Going back to his roots

By James Sanford

Director Ridley Scott's 'Prometheus' is an engrossing prequel to the 'Alien' saga

"In space, no one can hear you scream." That's what the ads for "Alien" promised in the summer of 1979. It's a great tagline that, in most cases, would have been more memorable than the movie it was attached to. But director Ridley Scott's chronicle of the ill-fated voyage of the Nostromo, a spaceship that took a deadly detour on its way back to Earth, proved to be much more than a typical summer chiller: It spawned one of the most enduring franchises in science-fiction history, turning Sigourney Weaver (who had her first major film role in the original "Alien") into a cinematic icon and helping to launch the careers of directors like James Cameron and David Fincher along the way.

Thirty-three years later, Scott has gone back to the beginnings of the saga with "Prometheus," one of those "origin stories" that lays out the specifics of how it all began.
Although it's a dicey move to unearth the roots of a phenomenon after audiences have been acquainted with the concept for more than three decades, "Prometheus" pays off. Scott's eye for arresting visuals and his gift for building nerve-shredding suspense remain very much intact; in fact, "Prometheus" is often so absorbing and puzzling that you may not notice the aggravating little holes in Jon Spaihts and Damon Lindelof's screenplay until after the end credits have rolled.

The dread in "Prometheus" comes not so much from the monsters -- the classic, acid-spewing Aliens we all know, with the jutting multiple jaws and sickly, glossy gray bodies only make a brief appearance here -- as it does from the increasing paranoia brought on by total isolation. The tone is similar to the original "Alien," in which the level-headed, amazingly resourceful Ripley (Weaver) is forced to helplessly stand by as her selfish, egomanical or just plain clueless co-workers are picked off, one by one. It's the classic nightmare scenario: You are trapped in an unfamiliar place with no one to save you as time runs out.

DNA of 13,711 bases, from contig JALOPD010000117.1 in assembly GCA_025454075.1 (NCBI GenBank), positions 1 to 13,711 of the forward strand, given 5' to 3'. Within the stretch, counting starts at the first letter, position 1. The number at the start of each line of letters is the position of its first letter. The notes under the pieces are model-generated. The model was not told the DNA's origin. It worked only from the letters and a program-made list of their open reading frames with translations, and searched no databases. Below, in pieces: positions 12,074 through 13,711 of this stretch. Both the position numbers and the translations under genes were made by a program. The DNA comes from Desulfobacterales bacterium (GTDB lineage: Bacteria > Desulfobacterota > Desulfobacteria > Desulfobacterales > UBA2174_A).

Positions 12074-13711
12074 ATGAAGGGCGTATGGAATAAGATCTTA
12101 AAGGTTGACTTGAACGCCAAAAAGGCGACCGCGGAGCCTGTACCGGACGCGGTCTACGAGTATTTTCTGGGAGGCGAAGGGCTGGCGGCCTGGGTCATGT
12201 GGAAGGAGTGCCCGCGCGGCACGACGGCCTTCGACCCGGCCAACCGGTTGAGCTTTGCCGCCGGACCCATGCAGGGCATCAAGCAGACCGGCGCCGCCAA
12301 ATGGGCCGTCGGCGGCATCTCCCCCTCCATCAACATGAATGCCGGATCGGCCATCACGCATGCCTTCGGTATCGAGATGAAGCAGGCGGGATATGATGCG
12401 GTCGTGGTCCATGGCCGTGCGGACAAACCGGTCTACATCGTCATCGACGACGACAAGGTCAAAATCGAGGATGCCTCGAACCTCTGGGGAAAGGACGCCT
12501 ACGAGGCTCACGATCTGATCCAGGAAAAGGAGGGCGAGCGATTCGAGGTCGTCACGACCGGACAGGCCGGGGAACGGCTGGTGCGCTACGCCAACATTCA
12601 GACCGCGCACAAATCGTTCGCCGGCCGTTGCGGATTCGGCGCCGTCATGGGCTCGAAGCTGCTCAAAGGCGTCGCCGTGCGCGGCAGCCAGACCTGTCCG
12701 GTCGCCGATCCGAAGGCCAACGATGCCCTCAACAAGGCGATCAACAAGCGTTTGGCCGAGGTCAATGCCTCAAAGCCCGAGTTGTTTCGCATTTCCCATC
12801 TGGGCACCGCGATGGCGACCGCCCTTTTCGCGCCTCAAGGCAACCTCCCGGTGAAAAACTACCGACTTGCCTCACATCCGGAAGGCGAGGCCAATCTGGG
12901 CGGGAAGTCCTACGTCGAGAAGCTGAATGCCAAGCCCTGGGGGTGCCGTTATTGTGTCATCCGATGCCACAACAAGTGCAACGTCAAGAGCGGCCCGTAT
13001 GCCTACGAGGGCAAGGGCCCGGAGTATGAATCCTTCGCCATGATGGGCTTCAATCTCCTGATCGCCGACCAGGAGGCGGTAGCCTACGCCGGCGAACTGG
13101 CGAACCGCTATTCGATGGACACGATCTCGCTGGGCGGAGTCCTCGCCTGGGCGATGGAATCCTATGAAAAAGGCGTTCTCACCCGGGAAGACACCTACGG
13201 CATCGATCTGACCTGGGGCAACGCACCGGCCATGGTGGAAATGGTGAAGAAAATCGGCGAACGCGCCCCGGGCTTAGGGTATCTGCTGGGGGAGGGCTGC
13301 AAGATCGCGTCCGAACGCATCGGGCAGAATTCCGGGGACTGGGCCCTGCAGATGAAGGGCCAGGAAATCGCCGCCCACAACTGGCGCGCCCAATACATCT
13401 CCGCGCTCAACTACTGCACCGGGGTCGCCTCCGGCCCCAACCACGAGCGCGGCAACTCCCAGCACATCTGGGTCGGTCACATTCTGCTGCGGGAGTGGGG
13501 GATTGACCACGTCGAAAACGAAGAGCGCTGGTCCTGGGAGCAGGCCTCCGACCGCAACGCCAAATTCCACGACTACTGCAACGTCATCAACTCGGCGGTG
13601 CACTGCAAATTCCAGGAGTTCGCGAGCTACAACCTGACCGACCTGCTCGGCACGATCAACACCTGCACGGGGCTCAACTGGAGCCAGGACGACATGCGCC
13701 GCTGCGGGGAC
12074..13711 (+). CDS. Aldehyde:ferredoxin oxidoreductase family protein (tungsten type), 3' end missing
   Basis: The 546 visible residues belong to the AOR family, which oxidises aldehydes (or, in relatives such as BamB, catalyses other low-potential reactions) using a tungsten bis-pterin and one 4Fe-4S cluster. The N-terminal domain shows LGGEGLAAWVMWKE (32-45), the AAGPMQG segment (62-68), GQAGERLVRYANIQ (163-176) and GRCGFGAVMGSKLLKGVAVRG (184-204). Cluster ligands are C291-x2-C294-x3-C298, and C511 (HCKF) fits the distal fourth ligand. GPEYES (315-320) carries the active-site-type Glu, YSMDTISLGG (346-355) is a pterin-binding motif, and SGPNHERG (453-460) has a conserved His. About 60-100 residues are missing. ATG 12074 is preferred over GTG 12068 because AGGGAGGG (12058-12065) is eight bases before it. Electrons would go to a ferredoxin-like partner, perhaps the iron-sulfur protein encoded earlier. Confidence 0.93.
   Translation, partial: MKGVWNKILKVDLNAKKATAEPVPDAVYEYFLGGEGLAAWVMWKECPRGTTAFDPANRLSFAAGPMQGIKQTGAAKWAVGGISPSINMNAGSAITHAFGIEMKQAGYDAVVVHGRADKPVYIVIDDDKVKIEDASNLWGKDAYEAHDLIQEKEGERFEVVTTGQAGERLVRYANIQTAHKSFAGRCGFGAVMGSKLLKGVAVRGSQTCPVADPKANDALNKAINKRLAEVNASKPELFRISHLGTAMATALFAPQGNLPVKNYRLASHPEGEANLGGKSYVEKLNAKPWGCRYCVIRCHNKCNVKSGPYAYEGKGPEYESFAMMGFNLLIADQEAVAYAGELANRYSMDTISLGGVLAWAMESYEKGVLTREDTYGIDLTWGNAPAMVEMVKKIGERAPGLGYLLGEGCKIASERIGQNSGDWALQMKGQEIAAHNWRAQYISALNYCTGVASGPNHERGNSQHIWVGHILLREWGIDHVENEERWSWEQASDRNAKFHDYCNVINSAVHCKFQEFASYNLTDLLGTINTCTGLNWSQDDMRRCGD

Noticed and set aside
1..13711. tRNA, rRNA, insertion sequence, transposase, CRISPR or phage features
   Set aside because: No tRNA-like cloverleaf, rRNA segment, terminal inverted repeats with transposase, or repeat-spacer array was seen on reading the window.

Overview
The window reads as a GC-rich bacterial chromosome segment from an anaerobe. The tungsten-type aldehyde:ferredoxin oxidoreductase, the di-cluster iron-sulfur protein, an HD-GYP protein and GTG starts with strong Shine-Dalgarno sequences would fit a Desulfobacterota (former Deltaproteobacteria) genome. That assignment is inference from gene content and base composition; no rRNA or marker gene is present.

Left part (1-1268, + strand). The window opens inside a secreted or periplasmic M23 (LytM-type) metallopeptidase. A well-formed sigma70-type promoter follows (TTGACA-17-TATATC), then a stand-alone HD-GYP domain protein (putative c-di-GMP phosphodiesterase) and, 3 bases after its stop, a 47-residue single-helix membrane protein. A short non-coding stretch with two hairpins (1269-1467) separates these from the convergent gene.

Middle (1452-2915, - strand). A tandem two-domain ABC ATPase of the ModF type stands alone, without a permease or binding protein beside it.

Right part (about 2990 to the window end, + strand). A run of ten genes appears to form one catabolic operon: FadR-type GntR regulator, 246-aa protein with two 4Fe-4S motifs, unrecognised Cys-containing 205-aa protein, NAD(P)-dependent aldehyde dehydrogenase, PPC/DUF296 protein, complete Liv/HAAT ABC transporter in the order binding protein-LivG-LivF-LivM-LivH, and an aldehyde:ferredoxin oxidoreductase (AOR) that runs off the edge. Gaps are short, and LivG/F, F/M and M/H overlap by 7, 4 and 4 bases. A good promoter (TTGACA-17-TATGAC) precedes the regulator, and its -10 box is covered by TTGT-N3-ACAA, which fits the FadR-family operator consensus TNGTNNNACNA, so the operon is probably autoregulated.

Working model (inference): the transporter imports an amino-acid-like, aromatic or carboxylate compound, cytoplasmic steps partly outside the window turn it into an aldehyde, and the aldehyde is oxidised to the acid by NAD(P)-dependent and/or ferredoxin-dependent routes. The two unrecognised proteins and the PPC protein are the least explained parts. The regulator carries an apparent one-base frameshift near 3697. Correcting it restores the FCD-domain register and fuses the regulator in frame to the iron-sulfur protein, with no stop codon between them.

In "Prometheus," the crew of the eponymous ship, an environment awash in sinister sleekness, is made up of scientists and employees of the Weyland Corporation, the entity that is funding a mission to a far-off world that, if ancient cave paintings can be believed, may reveal the origins of intelligent life. It's the end of the 21st century, and two strong-minded women are overseeing the operation: fiercely intelligent researcher Elizabeth Shaw (Noomi Rapace) and no-nonsense executive Meredith Vickers (Charlize Theron). Shaw, who has brought along her partner, the suitably starry-eyed Charlie Holloway (Logan Marshall-Green), sees the mission as the culmination of her life's work, while Vickers apparently regards it as one more tricky step up the corporate ladder.

The other pivotal player aboard Prometheus is the highly sophisticated android known as David, played sensationally well by the always magnetic Michael Fassbender. While Shaw and Vickers are easy to read, David is a walking mystery: helpful, yet inscrutable and as charming as he is unfathomable. What happens when the true purpose of the journey is revealed -- and when the various motivations of the crewmembers materialize -- makes for an often riveting ride, full of weird little touches (such as a startling tribute to Peter O'Toole in "Lawrence of Arabia") and engrossing gross-out sequences, including a scene involving robotic surgery that is certain to be one of the most-discussed episodes in the entire "Alien" oeuvre.

Rapace, who became an international sensation as Lisbeth Salander in the Swedish versions of Stieg Larsson's novels, provides a fascinating portrait of a cautiously hopeful idealist who's never sure if she's pursuing her destiny or racing toward her doom. She's like a flickering candle that's valiantly trying to illuminate an enormous room. Vickers doesn't have nearly as much complexity -- one of the screenplay's shortcomings -- but Theron's icy intensity and severe looks make her a forceful presence, sort of like a classic Alfred Hitchcock blonde in outer space where, Scott demonstrates once again, no one can hear you scream.